Take Heart: Arizona Smoking Ban a Success

PHOENIX – A pair of studies released this week show indoor smoking bans in public buildings lead to a 17-percent decrease in heart attack rates during the first year. After three years, one study showed smoking bans reduced heart attacks by up to 36 percent. Arizona’s own voter-approved smoking ban has been in effect just over two years.

Harmony Duport, acting program manager for Smoke-Free Arizona, says compliance today is excellent.

“The first month, which was May of 2007, we received fourteen hundred complaints. But, this past month in August, we received 115. So, the complaint numbers have significantly dropped.”

Though no studies linking the smoking ban to a reduction in heart attacks have yet been done in Arizona, Duport expects the state’s results to be similar to others. A large number of the complaints received these days involve misunderstandings more than violations, she adds.

“The Smoke-Free Arizona Act does not cover exposure to second-hand smoke outside. So, we get complaints about somebody possibly walking past people smoking on a patio, when in fact smoking outside is not a violation of the Act.”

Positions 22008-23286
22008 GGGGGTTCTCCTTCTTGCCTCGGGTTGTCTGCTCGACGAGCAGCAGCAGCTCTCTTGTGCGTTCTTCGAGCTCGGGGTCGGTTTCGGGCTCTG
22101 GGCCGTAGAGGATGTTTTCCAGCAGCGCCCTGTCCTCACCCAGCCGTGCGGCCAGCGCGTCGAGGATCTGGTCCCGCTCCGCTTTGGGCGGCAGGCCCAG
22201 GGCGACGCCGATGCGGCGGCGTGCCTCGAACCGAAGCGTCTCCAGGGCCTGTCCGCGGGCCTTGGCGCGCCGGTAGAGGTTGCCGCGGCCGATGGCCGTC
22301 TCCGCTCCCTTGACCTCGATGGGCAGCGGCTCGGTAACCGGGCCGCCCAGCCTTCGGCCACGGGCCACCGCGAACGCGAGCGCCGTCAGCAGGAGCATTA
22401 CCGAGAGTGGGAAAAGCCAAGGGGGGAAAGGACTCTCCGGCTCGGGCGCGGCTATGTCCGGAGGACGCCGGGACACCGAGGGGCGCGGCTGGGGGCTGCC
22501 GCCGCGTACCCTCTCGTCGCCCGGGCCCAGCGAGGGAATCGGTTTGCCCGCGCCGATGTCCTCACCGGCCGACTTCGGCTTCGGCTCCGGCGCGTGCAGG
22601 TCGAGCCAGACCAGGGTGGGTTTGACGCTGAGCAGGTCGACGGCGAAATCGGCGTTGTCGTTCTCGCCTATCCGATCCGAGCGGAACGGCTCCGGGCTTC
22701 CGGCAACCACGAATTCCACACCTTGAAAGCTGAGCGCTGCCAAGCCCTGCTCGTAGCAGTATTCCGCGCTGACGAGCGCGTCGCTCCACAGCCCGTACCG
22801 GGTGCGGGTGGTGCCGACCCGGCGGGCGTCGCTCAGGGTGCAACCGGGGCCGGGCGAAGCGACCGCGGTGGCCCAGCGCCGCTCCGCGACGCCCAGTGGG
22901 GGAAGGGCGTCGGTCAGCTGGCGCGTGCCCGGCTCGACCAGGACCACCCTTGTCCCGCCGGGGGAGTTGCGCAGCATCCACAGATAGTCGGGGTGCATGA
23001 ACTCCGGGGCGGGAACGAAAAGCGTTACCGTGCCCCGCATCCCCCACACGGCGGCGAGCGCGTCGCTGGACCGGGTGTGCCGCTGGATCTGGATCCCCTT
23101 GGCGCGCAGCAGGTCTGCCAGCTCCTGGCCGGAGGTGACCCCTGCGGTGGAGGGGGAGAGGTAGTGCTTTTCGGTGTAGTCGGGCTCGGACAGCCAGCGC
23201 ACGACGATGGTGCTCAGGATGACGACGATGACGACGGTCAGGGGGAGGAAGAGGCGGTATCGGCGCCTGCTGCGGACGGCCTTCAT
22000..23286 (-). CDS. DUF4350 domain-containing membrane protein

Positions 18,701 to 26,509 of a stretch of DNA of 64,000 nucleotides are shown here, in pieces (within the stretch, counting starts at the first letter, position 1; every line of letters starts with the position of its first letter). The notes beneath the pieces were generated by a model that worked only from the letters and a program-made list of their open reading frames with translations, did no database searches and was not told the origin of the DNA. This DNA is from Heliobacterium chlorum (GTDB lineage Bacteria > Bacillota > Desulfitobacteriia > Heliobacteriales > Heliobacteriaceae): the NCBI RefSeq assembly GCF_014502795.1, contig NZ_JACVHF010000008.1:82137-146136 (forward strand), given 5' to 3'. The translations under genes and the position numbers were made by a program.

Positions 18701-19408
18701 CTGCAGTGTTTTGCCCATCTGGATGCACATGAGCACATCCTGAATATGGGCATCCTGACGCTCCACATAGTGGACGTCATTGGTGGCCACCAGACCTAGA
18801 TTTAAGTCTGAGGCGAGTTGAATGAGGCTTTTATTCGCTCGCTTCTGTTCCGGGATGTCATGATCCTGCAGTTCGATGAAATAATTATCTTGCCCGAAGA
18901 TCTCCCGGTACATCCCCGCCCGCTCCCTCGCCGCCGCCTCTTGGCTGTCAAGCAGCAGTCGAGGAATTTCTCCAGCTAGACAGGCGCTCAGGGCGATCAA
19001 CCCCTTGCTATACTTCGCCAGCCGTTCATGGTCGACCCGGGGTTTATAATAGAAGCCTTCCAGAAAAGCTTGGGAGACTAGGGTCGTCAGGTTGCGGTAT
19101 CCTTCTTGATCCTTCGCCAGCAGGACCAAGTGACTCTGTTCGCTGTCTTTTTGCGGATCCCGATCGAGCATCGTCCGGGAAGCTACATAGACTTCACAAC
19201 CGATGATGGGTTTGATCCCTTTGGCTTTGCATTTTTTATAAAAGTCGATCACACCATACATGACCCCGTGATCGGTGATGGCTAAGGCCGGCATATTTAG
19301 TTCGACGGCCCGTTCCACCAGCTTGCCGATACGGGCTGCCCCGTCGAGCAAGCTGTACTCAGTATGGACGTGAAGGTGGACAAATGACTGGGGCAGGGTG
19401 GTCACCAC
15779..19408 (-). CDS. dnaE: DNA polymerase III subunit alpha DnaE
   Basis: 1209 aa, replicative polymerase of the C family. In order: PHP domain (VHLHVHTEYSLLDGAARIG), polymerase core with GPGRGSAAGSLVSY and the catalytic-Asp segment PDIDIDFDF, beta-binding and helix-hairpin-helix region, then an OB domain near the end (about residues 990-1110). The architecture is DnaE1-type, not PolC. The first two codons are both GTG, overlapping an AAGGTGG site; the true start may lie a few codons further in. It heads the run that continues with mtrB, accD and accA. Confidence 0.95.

Before passage of the smoking ban, Arizona bar and restaurant owners were openly worried that, if their customers couldn’t smoke, they would go out of business. Duport says it didn’t happen.

“A study by the W.P. Carey School of Business at ASU showed no economic impact on bars and restaurants or any other places that were required after the Act went into effect to be smoke-free.”

Arizona is one of 31 state that prohibit smoking in workplaces, restaurants and bars.

The studies may be found in Circulation: Journal of the American Heart Association and the Journal of the American College of Cardiology.

source: http://www.publicnewsservice.org/

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